The traditional view holds that Russias problem with self-identification derives from the fact that it acquired an empire before it acquired a nation. This is probably true for a number of empires, including the British, the Spanish, and the Portuguese, but what makes the Russian situation unique is that none of those empires shared common historical roots and myths of origin with their foreign subjects, as had been the case with Russia throughout a good part of its imperial history.
The pan-Russian nation described in these pages is not to be found on any map and never materialized as a political entity, but it exists in the minds of political and cultural elites and, if one trusts opinion polls, of tens of millions of Russians as well. Its political influence exceeds that of many very real nations easily located on the political map of the world.
According to the Orthodox calendar, which counted years from the creation of the world, 1492 was in fact the year 7000, which would mark the end of time. The Orthodox faithful in Muscovy believed that 1492 would be the last year of their lives and of humankind in general. They thanked God that they professed the true religion and were about to be saved.
Poland had been a regional power with a highly developed sense of its own imperial mission and an elite loyal to its state and fatherland. A full-fledged political nation, it was not prepared to give up the ideal of independent statehood. The resentment of the Polish nobility, which considered itself culturally superior to the conquerors (much more so than the elite of the Hetmanate had in the seventeenth century), created an additional problem for the traditional modus operandi of the Russian Empire. Its usual strategy had been to make a deal with local elites at the expense of the lower classes and thus establish its supremacy. A deal was made in this case as well, but the local elite was not fully cooperative and occasionally refused to cooperate at all.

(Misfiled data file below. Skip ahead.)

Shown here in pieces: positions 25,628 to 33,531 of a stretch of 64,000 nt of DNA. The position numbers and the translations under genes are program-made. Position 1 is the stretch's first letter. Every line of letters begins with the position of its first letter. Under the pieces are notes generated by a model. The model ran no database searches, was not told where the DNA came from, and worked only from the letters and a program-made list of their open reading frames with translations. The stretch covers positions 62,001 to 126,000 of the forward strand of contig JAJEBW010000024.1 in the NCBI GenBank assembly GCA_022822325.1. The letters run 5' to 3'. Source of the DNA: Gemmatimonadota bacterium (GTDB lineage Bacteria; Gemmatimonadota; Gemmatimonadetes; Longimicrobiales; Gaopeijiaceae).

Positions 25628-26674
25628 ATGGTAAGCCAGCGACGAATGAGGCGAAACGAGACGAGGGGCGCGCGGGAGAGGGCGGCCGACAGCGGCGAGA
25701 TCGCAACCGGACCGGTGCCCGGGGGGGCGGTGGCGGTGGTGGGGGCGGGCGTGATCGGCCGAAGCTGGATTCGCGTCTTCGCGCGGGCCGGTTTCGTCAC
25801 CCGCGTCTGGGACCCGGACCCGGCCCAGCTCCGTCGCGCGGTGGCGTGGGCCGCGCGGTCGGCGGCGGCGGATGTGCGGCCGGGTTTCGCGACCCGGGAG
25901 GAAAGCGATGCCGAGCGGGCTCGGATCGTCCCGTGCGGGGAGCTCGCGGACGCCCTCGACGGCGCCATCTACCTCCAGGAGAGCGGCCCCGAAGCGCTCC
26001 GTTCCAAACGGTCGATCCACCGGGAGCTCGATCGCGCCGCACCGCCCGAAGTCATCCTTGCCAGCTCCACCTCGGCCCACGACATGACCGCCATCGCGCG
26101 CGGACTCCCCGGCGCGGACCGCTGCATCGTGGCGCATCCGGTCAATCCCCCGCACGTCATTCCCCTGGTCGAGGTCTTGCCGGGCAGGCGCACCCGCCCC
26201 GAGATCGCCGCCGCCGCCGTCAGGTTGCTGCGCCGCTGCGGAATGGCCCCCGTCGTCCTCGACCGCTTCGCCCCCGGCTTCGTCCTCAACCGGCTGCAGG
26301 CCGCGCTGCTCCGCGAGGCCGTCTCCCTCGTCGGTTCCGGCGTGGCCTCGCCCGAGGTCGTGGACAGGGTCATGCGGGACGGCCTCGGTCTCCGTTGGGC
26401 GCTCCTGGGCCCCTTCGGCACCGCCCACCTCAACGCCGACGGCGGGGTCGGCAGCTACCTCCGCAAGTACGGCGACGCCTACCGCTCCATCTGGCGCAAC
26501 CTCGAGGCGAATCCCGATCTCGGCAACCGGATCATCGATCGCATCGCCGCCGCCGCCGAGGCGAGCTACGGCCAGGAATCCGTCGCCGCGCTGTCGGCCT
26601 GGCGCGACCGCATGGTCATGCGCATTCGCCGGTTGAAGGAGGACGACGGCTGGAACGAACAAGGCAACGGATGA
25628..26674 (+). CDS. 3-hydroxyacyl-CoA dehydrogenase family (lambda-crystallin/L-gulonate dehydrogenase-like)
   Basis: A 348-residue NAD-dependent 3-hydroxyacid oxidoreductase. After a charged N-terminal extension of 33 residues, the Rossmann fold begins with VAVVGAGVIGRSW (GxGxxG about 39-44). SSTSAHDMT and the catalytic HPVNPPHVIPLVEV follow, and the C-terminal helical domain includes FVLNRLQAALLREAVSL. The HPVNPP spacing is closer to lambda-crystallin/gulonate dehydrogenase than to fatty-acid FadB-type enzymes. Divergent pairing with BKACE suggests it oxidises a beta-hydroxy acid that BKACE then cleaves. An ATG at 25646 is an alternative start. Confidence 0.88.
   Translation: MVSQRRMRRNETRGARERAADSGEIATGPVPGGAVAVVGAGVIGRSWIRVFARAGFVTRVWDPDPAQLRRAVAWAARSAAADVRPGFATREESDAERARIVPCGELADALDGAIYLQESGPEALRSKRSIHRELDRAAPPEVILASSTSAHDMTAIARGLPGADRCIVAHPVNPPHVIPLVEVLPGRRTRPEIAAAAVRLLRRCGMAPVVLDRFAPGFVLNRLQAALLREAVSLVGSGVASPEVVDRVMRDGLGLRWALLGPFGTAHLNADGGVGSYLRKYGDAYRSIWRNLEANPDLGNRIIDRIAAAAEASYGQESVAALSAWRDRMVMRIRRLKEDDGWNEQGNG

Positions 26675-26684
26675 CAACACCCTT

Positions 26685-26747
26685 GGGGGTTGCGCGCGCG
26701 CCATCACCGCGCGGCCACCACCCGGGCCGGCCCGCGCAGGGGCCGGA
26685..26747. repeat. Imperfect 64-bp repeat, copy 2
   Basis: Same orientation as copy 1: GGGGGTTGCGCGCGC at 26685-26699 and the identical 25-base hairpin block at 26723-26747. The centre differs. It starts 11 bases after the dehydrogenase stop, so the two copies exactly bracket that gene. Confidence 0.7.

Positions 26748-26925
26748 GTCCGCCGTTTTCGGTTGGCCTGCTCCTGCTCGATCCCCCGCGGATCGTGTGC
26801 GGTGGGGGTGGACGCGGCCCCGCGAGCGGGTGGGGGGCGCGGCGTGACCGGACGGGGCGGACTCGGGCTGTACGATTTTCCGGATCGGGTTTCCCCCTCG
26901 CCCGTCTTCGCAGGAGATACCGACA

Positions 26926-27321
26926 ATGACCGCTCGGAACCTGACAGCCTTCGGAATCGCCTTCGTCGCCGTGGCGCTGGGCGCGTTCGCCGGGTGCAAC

The story of the Polish lyceum was effectively over, while that of the Russian university in Kyiv was about to begin. It was named after St. Volodymyr, the tenth-century prince who was regarded as the founder of the Russian state and its first Orthodox ruler. The opening took place on July 15, 1834, St. Volodymyrs Day according to the Orthodox calendar. In symbolic terms, the imperial authorities were reclaiming Volodymyrs city. In his decree on the opening of the university, Nicholas I called Kyiv precious to all Russia, the cradle of the holy faith of our ancestors and first witness of their civic individuality. The minister of education, Count Uvarov, dubbed the university a mental fortress. There was no doubt whom it was supposed to protect, and who the enemy was. According to the minister, the new university was to smooth over, as much as possible, the sharp characteristics whereby Polish youth is distinguished from the Russian, and particularly to ! suppress the idea of a separate nationality among them, to bring them closer and closer to Russian ideas and customs, to imbue them with the common spirit of the Russian people.
Nicholas I offered a token of approval in the spirit of Catherine II by having a special medal struck for the occasion. Its inscription echoed the one on the medal that she had issued upon the second partition of Poland: Torn away by force (1596), reunited by love (1839).
The peace treaty signed in Paris in 1856 was viewed in Russia as humiliation at the hands of the West. The conquerors of Paris in 1814, the Russians returned to that city forty years later to sign an arrangement that violated the territorial integrity of their empire. St. Petersburg was forced to abandon imperial possessions in the Caucasus and the Danube area, and eleven years later, the cash-strapped government sold Alaska to the United States, lacking the resources to defend it. It kept the Crimea but was banned from maintaining a fleet or fortifications on the Black Sea littoral.